To effectively serve the SOHO market, financial institutions need to understand the entire customer relationship, not just the SOHO business relationship. Seventy percent of SOHOs have a personal relationship at the same bank as their SOHO firm. Furthermore, it is common for SOHOs to own other businesses or re-appear at the same bank as a different business if their initial SOHO firm closes. Even though a singular SOHO relationship may appear minuscule, the consumer relationship and/or other business relationships associated with each SOHO must be considered when evaluating the contribution a SOHO makes to the bank.

With the SOHO segment being as large as it is, small shifts in bank switching activity may be significant, so maintaining a loyal SOHO customer base is important. The average SOHO business relationship with their primary financial institution is 11 years on average. Given the tenure of this relationship and personal connection to their primary bank, it is not surprising that being treated as a valued customer is very important to this segment. However, only 50 percent of SOHOs believe their primary bank knows and understands their firm. Efforts to understand your SOHO customers and recognize their firm may help demonstrate that your financial institution values their business.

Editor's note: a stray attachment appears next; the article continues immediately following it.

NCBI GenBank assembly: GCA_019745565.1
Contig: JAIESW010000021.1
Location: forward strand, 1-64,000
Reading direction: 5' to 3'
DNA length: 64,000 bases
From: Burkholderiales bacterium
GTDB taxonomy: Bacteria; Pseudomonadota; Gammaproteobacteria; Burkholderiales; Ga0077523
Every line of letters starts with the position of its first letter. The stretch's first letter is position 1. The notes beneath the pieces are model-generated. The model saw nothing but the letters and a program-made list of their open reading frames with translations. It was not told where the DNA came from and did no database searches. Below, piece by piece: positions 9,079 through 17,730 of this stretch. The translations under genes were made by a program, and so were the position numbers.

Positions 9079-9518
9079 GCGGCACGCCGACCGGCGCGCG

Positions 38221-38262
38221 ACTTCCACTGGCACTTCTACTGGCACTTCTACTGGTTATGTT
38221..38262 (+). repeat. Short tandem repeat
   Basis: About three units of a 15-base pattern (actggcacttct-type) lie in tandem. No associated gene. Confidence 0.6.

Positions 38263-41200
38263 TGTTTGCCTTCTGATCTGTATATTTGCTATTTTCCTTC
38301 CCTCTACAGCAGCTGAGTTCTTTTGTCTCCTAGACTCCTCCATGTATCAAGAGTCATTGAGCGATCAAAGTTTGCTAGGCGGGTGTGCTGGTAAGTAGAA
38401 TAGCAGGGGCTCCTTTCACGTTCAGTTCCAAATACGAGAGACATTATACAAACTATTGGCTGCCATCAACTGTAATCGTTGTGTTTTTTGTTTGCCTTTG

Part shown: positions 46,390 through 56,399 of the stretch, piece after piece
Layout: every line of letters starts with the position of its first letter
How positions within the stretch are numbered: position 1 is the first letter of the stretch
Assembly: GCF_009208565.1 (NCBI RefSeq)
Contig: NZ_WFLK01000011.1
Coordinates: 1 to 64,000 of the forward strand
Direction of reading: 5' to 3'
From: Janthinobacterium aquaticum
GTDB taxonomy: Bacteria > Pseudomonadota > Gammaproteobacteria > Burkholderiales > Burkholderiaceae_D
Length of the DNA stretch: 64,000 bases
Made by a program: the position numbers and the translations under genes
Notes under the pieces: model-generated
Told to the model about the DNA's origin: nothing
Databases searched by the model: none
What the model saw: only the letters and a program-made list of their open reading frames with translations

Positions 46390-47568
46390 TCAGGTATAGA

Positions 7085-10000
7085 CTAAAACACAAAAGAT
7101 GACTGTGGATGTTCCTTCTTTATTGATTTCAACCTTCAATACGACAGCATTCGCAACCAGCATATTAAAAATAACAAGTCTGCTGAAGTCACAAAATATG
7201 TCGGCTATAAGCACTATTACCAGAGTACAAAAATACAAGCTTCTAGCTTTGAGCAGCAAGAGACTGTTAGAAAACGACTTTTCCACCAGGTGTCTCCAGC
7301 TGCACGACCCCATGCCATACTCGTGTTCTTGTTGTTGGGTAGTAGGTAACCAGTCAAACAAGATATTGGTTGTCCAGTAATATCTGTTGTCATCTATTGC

Q: How can banks increase their profitability by servicing SOHOs?
The SOHO market has been overlooked by the banking industry because many believe there is no value proposition. However, SOHOs appear to look for value first and consider cost second. For this reason, focusing on the SOHO segment can be a profitable endeavor for a financial institution. The needs of a typical SOHO business are simple, but the products they need are in different organizational silos throughout the bank. Herein lies the fundamental problem when it comes to servicing the SOHO market; most banks are simply not organized in a way that caters to the needs of these small firms. Without a fixed place for these small firms and a strategy for recognizing and servicing them, SOHOs are easily lost and the opportunity for the bank ceases to exist.